The studio wanted to cast Diahann Carroll, an Emmy nominated veteran of TV and movies, in the role of Lisa, the first uninfected person Robert has seen in two years, but Heston was impressed with the screen test of an unknown young actress named Rosalind Cash. "[S]he's a very good actress and perhaps a more textured person," he wrote in his journals. "I think this is the choice to make." A brief role in Klute (1971) aside, Heston gave the actress an impressive screen debut, though she was a little overwhelmed starring opposite Heston. "It's a spooky feeling to screw Moses," she told him while shooting their love scene.
Apart from Anthony Zerbe, who co-starred with Heston in Will Penny (1968), as the leader of the nocturnal hordes, it was a cast of young, largely unknown actors, including Paul Koslo as the motorcycle-riding Dutch and Eric Laneuville as Lisa's younger brother, a teenager in the early stage of infection. Laneuville went on to a successful career on TV as both an actor (Room 222 and St. Elsewhere) and director of dozens of shows and TV movies.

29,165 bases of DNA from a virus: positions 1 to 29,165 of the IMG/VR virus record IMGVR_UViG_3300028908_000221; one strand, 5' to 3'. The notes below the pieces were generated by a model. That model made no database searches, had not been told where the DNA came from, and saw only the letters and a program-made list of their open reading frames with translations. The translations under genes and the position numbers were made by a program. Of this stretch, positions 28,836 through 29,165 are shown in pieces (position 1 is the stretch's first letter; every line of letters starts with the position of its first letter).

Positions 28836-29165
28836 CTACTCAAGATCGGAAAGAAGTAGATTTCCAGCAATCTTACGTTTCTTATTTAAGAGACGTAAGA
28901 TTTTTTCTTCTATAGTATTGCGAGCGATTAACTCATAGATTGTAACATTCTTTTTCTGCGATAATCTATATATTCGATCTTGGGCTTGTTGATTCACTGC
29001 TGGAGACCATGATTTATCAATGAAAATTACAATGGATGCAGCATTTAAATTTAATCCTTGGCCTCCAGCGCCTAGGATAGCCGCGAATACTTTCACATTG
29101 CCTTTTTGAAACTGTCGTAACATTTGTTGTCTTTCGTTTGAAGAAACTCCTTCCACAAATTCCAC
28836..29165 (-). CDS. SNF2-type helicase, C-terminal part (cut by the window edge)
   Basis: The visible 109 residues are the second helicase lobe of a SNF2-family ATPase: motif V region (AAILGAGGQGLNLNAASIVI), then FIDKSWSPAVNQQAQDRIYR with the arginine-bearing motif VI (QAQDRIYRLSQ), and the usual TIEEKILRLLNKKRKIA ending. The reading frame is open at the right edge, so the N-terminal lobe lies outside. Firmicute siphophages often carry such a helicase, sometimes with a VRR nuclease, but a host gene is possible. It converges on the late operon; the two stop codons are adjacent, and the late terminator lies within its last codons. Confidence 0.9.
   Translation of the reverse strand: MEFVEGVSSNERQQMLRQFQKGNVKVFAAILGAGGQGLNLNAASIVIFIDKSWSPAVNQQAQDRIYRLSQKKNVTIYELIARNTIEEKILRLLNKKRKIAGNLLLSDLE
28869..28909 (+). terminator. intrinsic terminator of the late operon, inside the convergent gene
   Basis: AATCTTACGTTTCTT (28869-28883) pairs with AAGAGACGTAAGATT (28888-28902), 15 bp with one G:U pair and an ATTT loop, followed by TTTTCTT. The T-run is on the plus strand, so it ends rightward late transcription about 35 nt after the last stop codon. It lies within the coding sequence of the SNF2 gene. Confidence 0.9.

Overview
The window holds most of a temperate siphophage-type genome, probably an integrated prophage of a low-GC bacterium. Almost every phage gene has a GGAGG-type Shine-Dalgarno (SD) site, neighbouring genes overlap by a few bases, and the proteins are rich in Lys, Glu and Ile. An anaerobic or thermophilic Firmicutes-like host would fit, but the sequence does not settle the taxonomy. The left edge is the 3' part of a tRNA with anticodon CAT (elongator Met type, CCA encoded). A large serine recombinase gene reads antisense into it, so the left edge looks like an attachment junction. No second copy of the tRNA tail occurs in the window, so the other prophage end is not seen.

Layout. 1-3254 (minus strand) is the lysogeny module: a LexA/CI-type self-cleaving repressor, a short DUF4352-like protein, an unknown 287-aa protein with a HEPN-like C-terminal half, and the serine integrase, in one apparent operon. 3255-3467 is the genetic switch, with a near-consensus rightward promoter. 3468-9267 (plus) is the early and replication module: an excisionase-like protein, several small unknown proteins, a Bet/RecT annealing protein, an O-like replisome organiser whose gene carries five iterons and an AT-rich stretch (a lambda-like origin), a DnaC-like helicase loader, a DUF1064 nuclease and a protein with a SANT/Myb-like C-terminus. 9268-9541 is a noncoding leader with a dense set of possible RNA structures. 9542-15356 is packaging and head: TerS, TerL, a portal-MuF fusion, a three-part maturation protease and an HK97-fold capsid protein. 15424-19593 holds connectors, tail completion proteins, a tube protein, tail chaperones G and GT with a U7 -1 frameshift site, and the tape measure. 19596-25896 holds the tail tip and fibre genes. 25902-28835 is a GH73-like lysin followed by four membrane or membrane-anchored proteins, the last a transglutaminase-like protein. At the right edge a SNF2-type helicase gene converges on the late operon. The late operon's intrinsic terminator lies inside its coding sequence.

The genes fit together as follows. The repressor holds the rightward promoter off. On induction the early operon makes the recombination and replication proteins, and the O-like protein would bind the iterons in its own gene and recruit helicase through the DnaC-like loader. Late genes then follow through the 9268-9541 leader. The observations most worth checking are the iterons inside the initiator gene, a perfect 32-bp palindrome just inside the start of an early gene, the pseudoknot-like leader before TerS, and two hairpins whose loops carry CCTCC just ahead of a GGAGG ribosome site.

Throughout the production, Heston was busy developing another project, a film version of Antony and Cleopatra, and he was constantly flying out to test actors, interview directors, and meet potential investors. It was a tough sell. The studios were shy of producing a Shakespeare adaptation and Heston's last four films had done tepid business. The Omega Man changed that, becoming his first box-office hit in two years. When production ended, he left for Spain to make Antony and Cleopatra (1972), even if he had to direct it himself. The book, meanwhile, was remade once again more than thirty years later under its original name, I Am Legend (2007), with Will Smith in Heston's role. The idea of the last man on earth is indeed a potent one.